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Two Nigerian men jailed in the UK for mandate fraud

Two Nigerian men, who were part of an organised fraud network which conned amateur Sports Clubs and small businesses out of over £300,000, have been jailed for more than six years.


Okwudili Chinze, 44, and Ahmed Otun, 41,  defrauded their victims – including amateur Football Clubs, Village Halls and Solicitors Firms – by sending them emails purporting to be from an individual affiliated to their Organisation, such as the Treasurer or Financial Director.


The email would ask them to transfer a sum of money and the recipient, believing the email to be genuine, would pay the sum into an account run by the fraudsters.


Chinze, who had no fixed abode, had previously pleaded guilty to conspiracy to commit fraud by false representation, and money laundering.


On Friday, 17th November, the Kingston Crown Court sentenced him to two years and eight months’ imprisonment for conspiracy to commit fraud, and fifteen months for money laundering, to run concurrently.


Otun, of Walfrey Gardens, Dagenham was found guilty of conspiracy to commit fraud by false representation and money laundering.


He was also jailed on 17th November for four years for conspiracy to commit fraud and 22 months for money laundering, to run concurrently.


Both men were disqualified from directorships for ten years.


When the various frauds came to light, Officers from FALCON, the Met’s response to fraud and linked crime online, launched an investigation.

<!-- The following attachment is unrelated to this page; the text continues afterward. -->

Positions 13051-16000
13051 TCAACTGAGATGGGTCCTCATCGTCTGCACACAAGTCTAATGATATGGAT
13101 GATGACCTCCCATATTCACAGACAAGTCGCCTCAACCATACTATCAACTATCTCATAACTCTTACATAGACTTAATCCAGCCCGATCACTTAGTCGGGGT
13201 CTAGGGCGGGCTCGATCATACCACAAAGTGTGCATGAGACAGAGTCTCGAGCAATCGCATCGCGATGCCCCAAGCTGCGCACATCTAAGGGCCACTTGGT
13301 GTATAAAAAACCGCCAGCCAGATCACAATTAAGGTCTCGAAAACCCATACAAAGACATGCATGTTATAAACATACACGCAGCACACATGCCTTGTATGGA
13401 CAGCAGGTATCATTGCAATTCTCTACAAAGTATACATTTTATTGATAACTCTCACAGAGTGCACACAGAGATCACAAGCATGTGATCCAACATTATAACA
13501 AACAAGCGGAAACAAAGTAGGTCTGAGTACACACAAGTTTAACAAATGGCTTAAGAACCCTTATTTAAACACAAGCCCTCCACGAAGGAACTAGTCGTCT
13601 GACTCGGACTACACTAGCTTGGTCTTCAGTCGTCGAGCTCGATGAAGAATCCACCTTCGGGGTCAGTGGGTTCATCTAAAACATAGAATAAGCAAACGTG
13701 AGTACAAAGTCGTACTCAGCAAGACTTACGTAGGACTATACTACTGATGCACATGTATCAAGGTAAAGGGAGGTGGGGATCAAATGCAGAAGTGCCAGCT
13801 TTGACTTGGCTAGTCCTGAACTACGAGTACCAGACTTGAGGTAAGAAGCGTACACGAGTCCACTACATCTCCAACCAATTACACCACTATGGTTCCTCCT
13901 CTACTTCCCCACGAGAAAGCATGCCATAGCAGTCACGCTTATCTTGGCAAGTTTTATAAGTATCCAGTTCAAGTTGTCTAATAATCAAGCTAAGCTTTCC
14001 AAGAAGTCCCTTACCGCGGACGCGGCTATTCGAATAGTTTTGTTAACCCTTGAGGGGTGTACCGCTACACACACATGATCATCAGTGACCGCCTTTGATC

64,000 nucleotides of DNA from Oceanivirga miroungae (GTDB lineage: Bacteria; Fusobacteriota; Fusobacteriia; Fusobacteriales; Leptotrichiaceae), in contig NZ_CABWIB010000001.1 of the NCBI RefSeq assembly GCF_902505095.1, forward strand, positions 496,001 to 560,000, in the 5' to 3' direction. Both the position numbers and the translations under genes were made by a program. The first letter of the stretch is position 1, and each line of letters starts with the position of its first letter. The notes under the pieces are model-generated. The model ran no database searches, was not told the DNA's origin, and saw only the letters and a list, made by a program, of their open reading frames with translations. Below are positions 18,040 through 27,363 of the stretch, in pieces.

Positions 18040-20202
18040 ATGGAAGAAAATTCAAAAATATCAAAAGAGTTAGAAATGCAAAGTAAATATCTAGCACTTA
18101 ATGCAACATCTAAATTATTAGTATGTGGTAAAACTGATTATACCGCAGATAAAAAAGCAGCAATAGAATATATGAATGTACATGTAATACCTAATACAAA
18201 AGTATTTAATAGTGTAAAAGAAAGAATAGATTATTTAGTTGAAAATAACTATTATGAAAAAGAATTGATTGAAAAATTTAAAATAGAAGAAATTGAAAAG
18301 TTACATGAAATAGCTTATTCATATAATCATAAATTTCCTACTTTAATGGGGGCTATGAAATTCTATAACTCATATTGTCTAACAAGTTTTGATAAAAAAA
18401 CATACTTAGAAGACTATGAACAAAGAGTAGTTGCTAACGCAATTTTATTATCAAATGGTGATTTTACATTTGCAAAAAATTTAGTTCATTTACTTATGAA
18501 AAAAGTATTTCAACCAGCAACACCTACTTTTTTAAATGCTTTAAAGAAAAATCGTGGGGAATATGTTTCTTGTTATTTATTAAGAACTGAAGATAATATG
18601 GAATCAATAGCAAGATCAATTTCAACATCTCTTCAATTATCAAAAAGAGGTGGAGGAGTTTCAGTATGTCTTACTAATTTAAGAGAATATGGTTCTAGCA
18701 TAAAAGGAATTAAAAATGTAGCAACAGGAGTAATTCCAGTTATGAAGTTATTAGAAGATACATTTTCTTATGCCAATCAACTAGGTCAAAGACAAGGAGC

The offences were linked and Detectives discovered that the men had set up a Company named Britannia Security, a vehicle used to give a veneer of legitimacy to the fraud. Its bank account was used to receive the majority of the defrauded funds.


On arrest, a variety of manuals detailing how to hack into emails were found on Otun’s computer.


Acting Detective Sergeant, Matt Wigg, of FALCON, said:


“I would urge people to be very careful when moving and transferring money. Many of the victims linked to this case were tricked into sending money to criminals’ accounts after they were sent a spoof email with change of payment details.


“Always verify changes to financial arrangements with the Organisation or person directly on the phone, or go via the Company’s main switchboard to check if an email is genuine. Never reveal bank account details via email or on unsecure networks.


“Trust your instincts and always check before transferring money, because it will be extremely difficult to recover once you’ve sent it.”



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